“Zhamanak” says that due to the absence of some deputies from the ruling Republican Party of Armenia (HHK) the Armenian parliament is struggling to make a quorum during an extraordinary session that began early this week. The government initiated the session to push through a number of its major bills, including on pension reforms. The paper claims that the government is now “failing” in the National Assembly due to the kind of foul play which Prime Minister Hovik Abrahamian orchestrated against his predecessor Tigran Sarkisian on a number of occasions when he was parliament speaker.
“Chorrord Ishkhanutyun” alleges that the government is resorting to blackmail to neutralize continuing protests against the pension reform and other controversial initiatives launched by it. The paper says this includes threats to arrest protesters and warnings that public transport and electricity supplies will be disrupted unless bus fares and electricity prices are raised soon. It says that the government is bluffing and could do nothing if many more people join those protests.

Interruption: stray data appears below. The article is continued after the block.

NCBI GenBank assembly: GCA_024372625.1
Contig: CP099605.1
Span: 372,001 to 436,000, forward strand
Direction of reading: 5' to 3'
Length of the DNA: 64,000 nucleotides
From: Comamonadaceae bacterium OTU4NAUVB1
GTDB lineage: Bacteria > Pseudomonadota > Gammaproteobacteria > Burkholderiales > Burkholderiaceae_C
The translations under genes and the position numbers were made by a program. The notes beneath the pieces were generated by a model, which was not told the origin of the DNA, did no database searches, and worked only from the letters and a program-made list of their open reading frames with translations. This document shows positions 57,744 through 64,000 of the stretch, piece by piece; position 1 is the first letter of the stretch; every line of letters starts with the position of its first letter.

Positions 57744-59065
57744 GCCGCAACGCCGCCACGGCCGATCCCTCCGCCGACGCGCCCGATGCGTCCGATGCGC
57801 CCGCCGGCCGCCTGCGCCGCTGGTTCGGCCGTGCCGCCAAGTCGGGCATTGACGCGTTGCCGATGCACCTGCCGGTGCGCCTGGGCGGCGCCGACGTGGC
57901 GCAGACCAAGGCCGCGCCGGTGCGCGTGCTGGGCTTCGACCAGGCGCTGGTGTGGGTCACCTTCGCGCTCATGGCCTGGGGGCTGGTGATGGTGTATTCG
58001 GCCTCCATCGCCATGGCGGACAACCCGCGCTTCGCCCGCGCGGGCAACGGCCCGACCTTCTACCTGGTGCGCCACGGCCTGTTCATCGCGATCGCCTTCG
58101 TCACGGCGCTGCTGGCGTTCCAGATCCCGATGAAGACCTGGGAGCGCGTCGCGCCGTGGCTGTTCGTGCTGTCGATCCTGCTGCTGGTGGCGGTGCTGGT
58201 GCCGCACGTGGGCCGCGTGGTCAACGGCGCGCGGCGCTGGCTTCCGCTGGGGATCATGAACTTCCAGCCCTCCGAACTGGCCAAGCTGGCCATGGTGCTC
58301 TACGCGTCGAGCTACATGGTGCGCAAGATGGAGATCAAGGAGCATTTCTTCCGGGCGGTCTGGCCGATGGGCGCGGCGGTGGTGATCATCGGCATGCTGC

“Zhoghovurd” reports that Abrahamian held on Thursday an emergency meeting of government officials to discuss an outcry sparked by a corporate party that was held on June 14 by a Russian company belonging to Armenian-born financier Ruben Vardanian at the ruins of a medieval Armenian temple. Abrahamian issued a “strict reprimand” to Vladimir Poghosian, the head of a Culture Ministry agency tasked with protecting historical monuments of Armenia. The government also fired Vartan Grigorian, the director of a state museum encompassing the Zvartnots temple complex. Grigorian has defended the agency’s decision to allow the holding of the event attended by scores of employees of a Russian investment bank owned by Vardanian. The paper denounces that decision as “blasphemy.”